Q1. Where did you move to and when?
I took a pay cut and joined the US Peace Corps in 2016. I served in Malawi and just finished three years of service where I taught two years in a village school and one year training teachers in a refugee camp. I've accepted a fellowship run by the US State department and will be moving to Burkina Faso in September to teach at a university for 10 months.
Q2. How long did you work in Thailand?
My first job was fresh out of university in 2007 and I worked one term and left. I came back in 2012, worked at a secondary school in Mukdahan for three years and a university in Bangkok for one.
Q3. What was your main reason for moving?
It was a culmination of reasons. I was just finishing up my Masters and wanted a new challenge. I was tired of Bangkok and felt that the jobs in Thailand didn't have much career progression, plus having a Master's degree didn't seem to make much of a difference. I applied to Peace Corps on a whim, got in so decided to try it.
Q4. What are the advantages of working where you are now compared to Thailand?
The students in Malawi were some of the most motivated students I have ever taught. Life is definitely easier in Thailand but I enjoyed working with my students. Also even though Peace Corps is volunteer work and you definitely don't get as much of a monthly allowance, the readjustment allowance I received after three years is more than I was able to save in Thailand after 4 years.
It has also opened up a network of career opportunities. I found out about my fellowship through the returned peace corps network and I feel like I am more aware of different opportunities and directions I can take my career into. It has also been a great professional development opportunity. I'm definitely a more confident teacher after my service.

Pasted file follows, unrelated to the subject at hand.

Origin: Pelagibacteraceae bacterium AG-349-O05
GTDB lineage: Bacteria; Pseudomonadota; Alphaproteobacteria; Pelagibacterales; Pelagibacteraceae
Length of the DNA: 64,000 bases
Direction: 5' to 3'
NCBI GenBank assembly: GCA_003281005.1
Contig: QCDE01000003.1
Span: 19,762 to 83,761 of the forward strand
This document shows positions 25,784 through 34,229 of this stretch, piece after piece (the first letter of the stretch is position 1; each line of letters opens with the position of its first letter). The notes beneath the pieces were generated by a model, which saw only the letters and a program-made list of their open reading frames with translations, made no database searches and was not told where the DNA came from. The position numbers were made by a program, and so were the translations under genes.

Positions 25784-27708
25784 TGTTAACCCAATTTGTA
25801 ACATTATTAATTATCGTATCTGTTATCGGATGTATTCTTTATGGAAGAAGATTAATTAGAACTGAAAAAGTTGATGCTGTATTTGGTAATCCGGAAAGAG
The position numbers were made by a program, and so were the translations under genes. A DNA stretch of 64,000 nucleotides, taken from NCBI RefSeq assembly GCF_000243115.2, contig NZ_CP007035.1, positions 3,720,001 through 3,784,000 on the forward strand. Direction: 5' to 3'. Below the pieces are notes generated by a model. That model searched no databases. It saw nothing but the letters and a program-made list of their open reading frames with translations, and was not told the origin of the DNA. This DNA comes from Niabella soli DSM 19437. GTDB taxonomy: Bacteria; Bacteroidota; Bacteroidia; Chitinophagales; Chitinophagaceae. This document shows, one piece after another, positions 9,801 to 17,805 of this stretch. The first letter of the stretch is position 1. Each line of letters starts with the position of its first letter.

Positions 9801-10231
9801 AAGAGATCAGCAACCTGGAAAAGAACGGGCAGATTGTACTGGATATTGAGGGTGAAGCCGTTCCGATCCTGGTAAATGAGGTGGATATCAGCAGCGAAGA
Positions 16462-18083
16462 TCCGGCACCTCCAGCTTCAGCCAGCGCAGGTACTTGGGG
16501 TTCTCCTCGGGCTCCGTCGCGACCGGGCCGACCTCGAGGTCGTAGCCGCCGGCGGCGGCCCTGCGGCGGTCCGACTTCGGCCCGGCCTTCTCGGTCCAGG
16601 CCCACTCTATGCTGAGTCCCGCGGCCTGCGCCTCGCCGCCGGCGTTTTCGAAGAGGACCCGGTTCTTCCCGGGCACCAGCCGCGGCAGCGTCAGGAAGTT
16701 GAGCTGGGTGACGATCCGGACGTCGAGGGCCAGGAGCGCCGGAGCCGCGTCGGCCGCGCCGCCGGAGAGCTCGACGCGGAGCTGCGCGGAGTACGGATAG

Q5. What do you miss about life in Thailand?
The food! Malawian food is bland, their main seasoning is salt. So I definitely missed flavorful food and fruits.
Riding my motorcycle around is also something I missed as I didn't have much freedom of movement as a volunteer.
Q6. Would you advise a new teacher to seek work in Thailand or where you are now?
I think Thailand is a great place for a new teacher IF they don't have debt they need to pay and are just looking for a new experience. It's a good place to get a start teaching, get some experience under your belt then move on to greener pastures. But if you have to pay off loans or are intimidated by looking for a job on the ground (and figuring out visa stuff on your own) then China and S. Korea are probably better places for that.
Q7. Any plans to return to Thailand one day?
Well, I'm here on vacation now so yes, I love Thailand and I've been coming here since I was a teenager. However, to live and work again, the job would have to be worth it. I'd prefer to live outside Bangkok but jobs that pay are in the city. I don't expect too much as a teacher but to be able to save a little something for the future would be nice.
Q8. Anything else you'd like to add?
I've taught in five countries now in different capacities. I think no matter where you decide to teach you should go in with little to no expectations.
Definitely remember that being able to go abroad and teach is a privilege we have as native speakers and just being aware of that while searching, interviewing and working for different employers is something I think a lot people overlook in the moment. Appreciate it!